As is the normal case with a new iPhone or iPad release, iFixit has posted its teardown of the new 11-inch iPad Pro, offering a deeper look inside Apple’s latest higher-end tablet. iFixit identifies the new tablet as model A1980, noting that it looks about the same size as its predecessor, with the slight reduction in size basically unnoticeable due to the new square-off edge design. Opening up the new iPad Pro appeared to be just as challenging as prior models, requiring cutting through a lot of glue, and trying not to break anything with the extra-thin bezels. iFixit discovered that display cables were fortunately away from the edges, but otherwise awkwardly laid out inside.
With each passing year, Apple seemingly gets closer to realizing its dream of selling a blank slab of glass with its logo on the back.
Inside, iFixit discovered an array of eight speakers — four woofers and four tweeters — and noted that the display is basically a scaled-up version of the Liquid Retina display found in the iPhone XR, although it has the 120 Hz refresh rate of prior iPad Pro models. The Parade DP825 timing controller is identical to the one found on the 10.5-inch iPad Pro, while the display also includes a TI TPS65158 and Intersil 24883A D826AB. After prying out the logic board, iFixit also discovered the expected A12X Bionic processor, accompanied by Toshiba flash storage chips, a pair of Micron RAM chips (totally 4 GB), an NXP NFC controller, Apple Wi-Fi Bluetooth module, Broadcom touchscreen controller, and TI power management chip.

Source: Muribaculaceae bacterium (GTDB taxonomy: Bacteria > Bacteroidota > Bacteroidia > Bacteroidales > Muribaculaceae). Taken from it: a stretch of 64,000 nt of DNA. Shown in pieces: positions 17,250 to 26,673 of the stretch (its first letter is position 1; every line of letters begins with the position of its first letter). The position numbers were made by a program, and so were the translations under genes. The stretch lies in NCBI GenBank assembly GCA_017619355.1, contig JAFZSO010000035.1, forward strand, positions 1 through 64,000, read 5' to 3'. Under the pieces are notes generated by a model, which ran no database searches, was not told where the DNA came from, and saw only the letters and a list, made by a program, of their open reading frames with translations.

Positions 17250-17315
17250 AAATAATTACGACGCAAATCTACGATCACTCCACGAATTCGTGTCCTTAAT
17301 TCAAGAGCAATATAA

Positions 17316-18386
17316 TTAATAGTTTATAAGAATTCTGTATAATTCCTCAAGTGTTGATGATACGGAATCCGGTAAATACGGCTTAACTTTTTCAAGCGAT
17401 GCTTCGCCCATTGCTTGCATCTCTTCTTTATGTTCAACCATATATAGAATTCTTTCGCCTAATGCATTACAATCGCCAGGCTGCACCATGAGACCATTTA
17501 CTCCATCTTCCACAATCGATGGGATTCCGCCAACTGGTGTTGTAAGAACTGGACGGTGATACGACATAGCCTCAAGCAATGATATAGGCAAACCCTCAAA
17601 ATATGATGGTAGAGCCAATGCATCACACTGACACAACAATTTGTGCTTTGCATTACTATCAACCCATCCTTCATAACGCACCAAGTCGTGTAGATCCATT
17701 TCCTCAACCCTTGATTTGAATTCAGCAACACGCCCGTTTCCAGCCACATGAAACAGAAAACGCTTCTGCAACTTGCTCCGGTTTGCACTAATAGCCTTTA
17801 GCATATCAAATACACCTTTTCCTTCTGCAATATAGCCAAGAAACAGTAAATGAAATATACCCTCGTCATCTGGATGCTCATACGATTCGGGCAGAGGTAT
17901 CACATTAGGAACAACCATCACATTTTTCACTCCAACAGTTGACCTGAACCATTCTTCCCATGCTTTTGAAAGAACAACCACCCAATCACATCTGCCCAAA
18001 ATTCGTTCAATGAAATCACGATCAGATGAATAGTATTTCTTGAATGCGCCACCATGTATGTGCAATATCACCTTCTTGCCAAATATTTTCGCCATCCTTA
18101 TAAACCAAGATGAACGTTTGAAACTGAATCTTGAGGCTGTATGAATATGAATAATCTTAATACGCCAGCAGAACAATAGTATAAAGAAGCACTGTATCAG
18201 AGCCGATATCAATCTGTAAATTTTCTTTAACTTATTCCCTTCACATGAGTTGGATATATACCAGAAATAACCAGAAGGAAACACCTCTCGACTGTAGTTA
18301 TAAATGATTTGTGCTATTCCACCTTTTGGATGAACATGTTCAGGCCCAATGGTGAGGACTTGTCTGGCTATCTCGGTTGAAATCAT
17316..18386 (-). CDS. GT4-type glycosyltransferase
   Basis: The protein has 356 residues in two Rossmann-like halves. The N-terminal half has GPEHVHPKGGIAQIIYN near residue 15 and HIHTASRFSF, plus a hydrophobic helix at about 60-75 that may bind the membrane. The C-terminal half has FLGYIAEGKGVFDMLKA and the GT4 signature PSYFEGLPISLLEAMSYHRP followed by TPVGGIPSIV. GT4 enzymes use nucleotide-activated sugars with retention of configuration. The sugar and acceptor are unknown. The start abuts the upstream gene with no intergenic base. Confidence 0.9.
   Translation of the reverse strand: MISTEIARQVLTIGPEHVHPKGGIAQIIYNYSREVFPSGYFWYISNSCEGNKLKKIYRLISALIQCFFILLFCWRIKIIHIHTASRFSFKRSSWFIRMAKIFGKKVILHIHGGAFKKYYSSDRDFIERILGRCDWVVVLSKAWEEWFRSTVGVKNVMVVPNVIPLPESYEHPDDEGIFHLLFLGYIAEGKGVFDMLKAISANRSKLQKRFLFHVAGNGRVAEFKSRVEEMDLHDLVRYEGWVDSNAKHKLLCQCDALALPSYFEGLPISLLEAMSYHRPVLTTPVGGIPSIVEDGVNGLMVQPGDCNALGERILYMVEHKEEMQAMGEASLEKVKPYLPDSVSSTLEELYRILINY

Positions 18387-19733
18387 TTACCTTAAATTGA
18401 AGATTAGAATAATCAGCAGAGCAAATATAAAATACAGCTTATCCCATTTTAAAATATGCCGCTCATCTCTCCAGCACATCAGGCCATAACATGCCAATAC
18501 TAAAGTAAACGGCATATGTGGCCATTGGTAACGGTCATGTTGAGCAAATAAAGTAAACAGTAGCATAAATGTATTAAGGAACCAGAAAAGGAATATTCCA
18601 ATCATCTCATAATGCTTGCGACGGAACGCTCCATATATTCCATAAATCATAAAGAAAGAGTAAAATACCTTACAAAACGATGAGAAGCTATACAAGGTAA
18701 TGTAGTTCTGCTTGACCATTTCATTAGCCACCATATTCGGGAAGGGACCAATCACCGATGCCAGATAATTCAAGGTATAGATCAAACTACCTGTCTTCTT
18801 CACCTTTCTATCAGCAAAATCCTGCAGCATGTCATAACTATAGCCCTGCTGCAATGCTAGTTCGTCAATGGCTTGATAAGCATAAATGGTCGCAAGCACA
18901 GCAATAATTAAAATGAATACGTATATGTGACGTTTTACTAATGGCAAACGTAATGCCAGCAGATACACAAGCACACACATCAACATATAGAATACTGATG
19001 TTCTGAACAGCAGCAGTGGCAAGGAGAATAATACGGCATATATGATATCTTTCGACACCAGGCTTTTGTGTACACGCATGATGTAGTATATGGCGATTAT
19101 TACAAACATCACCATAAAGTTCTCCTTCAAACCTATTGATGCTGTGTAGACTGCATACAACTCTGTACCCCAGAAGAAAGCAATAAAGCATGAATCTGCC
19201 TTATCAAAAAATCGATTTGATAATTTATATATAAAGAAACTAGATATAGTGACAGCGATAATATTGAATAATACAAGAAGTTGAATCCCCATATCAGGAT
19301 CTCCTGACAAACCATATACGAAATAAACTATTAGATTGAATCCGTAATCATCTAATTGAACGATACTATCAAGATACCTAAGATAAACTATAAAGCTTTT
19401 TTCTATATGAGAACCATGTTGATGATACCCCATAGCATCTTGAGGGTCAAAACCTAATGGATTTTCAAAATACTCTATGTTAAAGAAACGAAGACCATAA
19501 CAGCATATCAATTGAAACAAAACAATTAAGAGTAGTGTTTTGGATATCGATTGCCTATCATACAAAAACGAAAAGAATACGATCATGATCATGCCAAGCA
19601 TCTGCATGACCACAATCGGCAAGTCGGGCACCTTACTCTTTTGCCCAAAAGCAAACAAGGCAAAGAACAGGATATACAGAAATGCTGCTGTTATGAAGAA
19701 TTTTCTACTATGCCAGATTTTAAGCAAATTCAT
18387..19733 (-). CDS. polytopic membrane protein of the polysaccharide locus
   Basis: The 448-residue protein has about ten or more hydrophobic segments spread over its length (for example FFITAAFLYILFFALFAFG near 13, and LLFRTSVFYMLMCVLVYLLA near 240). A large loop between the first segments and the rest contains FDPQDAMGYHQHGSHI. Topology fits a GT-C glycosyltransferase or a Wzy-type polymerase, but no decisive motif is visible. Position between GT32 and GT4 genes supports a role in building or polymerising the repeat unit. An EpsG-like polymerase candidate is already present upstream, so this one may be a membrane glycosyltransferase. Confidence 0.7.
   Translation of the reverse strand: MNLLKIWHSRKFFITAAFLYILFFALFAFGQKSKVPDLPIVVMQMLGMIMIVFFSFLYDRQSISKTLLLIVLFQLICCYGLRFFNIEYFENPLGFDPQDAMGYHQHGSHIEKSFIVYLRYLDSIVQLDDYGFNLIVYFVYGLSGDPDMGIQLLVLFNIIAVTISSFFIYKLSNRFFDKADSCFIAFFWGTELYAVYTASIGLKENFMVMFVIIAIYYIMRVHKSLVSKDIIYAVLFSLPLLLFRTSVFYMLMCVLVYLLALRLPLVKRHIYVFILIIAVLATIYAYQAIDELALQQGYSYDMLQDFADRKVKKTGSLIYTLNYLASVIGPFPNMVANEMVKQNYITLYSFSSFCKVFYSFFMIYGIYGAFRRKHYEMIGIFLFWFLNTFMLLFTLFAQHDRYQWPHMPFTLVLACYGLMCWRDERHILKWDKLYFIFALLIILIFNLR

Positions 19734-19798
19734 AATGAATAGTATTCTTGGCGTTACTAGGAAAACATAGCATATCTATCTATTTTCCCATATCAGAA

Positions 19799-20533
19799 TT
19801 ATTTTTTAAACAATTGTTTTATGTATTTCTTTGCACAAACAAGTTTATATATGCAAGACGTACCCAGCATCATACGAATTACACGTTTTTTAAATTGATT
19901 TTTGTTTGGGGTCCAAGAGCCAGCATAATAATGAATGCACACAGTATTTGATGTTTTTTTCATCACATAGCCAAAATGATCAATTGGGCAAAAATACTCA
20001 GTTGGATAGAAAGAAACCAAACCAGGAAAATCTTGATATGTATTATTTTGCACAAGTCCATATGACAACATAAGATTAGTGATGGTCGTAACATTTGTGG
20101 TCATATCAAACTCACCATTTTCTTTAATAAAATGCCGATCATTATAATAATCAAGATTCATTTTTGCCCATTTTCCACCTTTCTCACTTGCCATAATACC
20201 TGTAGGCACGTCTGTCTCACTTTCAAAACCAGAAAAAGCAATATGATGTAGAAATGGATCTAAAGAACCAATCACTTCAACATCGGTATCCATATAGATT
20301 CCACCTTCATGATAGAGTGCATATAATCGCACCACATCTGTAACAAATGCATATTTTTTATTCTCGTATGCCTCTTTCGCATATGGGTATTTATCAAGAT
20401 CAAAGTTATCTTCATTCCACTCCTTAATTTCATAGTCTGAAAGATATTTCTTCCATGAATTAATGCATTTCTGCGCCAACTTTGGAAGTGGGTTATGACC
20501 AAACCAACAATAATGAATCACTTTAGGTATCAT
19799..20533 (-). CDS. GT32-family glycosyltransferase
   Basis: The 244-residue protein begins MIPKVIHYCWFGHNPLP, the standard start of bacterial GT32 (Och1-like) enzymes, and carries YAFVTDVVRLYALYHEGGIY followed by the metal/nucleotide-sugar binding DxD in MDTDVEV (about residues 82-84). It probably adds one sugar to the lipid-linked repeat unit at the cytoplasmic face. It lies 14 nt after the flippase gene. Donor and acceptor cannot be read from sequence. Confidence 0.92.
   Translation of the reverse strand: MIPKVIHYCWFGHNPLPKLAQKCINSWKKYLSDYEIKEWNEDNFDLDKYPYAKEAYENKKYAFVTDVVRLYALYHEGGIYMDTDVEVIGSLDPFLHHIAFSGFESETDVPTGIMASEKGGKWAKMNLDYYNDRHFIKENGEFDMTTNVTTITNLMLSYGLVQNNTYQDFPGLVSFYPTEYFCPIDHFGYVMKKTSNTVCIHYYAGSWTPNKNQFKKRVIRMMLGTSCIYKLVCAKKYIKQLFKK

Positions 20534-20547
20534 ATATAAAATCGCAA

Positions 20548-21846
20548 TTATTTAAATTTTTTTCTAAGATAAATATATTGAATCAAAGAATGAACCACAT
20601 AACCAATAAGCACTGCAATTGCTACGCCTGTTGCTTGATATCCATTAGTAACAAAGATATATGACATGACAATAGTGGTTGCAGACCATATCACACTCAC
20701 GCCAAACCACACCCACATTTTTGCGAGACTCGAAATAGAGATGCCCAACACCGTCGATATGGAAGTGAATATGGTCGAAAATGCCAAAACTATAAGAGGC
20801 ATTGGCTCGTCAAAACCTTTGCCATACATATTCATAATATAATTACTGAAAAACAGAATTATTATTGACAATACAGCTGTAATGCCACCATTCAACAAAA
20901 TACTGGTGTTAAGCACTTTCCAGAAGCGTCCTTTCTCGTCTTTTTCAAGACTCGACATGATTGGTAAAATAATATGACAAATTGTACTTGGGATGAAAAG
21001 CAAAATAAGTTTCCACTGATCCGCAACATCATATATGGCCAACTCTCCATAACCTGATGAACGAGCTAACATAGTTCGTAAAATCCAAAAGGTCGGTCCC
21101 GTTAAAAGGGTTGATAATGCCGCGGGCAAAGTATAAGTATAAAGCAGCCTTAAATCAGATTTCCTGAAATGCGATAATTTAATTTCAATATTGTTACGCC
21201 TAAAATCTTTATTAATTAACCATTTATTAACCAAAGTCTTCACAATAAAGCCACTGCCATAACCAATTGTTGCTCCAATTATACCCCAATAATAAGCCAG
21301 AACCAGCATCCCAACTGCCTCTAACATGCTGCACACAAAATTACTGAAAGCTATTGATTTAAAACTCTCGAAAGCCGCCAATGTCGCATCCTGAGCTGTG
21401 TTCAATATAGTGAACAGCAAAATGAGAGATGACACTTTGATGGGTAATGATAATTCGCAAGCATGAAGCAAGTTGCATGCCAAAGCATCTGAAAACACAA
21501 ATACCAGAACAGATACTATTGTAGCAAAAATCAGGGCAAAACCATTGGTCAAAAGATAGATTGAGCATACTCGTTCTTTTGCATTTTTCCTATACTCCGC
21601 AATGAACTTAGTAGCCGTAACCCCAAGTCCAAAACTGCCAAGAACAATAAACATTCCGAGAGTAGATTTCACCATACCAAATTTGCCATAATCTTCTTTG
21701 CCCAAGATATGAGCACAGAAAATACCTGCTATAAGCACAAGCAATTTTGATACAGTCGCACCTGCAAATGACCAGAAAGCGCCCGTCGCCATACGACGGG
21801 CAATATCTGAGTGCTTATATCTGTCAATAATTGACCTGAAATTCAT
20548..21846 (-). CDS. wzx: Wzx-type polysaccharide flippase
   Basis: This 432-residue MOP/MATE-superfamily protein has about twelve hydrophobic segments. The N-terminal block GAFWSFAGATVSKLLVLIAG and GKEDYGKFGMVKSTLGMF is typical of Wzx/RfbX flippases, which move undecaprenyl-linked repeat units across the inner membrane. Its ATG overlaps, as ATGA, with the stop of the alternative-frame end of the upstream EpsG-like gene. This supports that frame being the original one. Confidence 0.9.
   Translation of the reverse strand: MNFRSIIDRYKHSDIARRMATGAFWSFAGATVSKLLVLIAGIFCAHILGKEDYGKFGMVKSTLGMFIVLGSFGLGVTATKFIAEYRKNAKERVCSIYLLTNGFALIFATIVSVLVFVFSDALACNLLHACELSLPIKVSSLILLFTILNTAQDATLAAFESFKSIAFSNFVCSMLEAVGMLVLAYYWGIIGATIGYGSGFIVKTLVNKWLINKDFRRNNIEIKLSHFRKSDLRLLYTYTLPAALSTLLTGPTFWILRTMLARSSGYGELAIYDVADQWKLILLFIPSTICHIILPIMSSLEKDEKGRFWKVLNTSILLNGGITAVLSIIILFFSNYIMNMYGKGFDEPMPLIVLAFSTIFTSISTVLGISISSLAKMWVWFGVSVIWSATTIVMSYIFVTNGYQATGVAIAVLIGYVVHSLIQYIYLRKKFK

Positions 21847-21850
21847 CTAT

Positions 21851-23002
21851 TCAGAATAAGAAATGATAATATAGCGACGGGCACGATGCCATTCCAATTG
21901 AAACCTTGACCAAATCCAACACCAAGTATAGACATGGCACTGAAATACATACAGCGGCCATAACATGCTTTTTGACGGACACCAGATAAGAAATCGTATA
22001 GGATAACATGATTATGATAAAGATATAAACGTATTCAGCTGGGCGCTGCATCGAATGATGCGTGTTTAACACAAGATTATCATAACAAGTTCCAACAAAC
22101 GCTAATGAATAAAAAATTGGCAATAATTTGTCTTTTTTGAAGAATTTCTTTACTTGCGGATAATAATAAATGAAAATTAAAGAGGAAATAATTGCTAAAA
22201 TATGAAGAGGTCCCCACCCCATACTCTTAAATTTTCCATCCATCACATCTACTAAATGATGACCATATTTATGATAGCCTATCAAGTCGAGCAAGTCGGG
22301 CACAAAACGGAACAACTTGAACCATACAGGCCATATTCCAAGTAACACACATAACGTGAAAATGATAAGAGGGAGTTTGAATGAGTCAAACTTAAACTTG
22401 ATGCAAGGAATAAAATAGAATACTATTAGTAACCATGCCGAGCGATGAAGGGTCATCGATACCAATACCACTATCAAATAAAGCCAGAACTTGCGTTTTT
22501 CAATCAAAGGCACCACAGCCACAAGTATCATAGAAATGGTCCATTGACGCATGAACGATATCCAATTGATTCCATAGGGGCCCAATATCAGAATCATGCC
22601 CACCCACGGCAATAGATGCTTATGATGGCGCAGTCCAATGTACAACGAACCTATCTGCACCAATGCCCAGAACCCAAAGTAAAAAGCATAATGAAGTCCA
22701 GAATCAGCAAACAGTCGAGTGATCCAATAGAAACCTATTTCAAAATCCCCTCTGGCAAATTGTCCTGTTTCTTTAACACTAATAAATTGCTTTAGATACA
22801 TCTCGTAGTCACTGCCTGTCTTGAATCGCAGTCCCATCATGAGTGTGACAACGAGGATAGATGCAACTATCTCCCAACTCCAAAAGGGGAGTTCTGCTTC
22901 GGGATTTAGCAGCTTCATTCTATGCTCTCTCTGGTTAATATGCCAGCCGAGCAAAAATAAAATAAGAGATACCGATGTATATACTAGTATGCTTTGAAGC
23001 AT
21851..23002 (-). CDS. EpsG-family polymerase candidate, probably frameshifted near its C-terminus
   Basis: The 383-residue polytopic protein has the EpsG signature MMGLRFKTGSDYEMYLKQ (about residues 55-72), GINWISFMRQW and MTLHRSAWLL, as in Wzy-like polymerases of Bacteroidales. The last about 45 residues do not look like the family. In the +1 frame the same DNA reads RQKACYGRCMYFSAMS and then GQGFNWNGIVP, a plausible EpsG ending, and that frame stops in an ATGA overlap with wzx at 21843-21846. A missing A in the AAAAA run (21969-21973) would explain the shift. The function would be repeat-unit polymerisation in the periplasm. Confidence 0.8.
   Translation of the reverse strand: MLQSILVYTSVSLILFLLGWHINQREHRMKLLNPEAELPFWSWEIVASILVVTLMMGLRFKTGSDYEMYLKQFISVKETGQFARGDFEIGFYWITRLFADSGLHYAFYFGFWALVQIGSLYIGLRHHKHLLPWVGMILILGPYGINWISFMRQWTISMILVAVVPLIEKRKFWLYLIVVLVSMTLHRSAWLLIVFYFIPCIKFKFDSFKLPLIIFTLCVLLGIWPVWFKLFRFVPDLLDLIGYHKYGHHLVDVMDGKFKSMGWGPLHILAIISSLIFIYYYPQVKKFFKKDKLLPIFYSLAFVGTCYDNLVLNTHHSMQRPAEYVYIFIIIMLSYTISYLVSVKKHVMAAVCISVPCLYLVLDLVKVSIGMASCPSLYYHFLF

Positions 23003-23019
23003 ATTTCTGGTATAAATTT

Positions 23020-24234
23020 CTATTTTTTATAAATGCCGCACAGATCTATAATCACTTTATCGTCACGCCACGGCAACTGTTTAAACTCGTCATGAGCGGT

Getting to the battery, iFixit discovered a 7812 mAh battery running at 3.77 V, for 29.45 Wh, which is actually a small decrease from the one found in the 10.5-inch iPad Pro, and significantly lower in capacity than Microsoft’s Surface Pro battery. The TrueDepth camera system for FaceID was identified as the same basic hardware as that originally found in last year’s iPhone X (and continuing in this year’s iPhone models), but in a form factor more appropriate for the iPad Pro. The rear camera, however, is “shot through with compromise” as it doesn’t improve on prior models and in fact loses optical image stabilization. iFixit also noted that the USB-C connector is completely modular — a refreshing change from the soldered-in Lightning connector on prior iPad models, and something that will be welcome considering the likelihood of wear on the connector. In the end, iFixit gave points to the new iPad Pro for both the modular USB-C port and the lack of a home button, but due to the “gobs of adhesive” used to hold everything together, still assigned a repairability score of only 3 out of 10.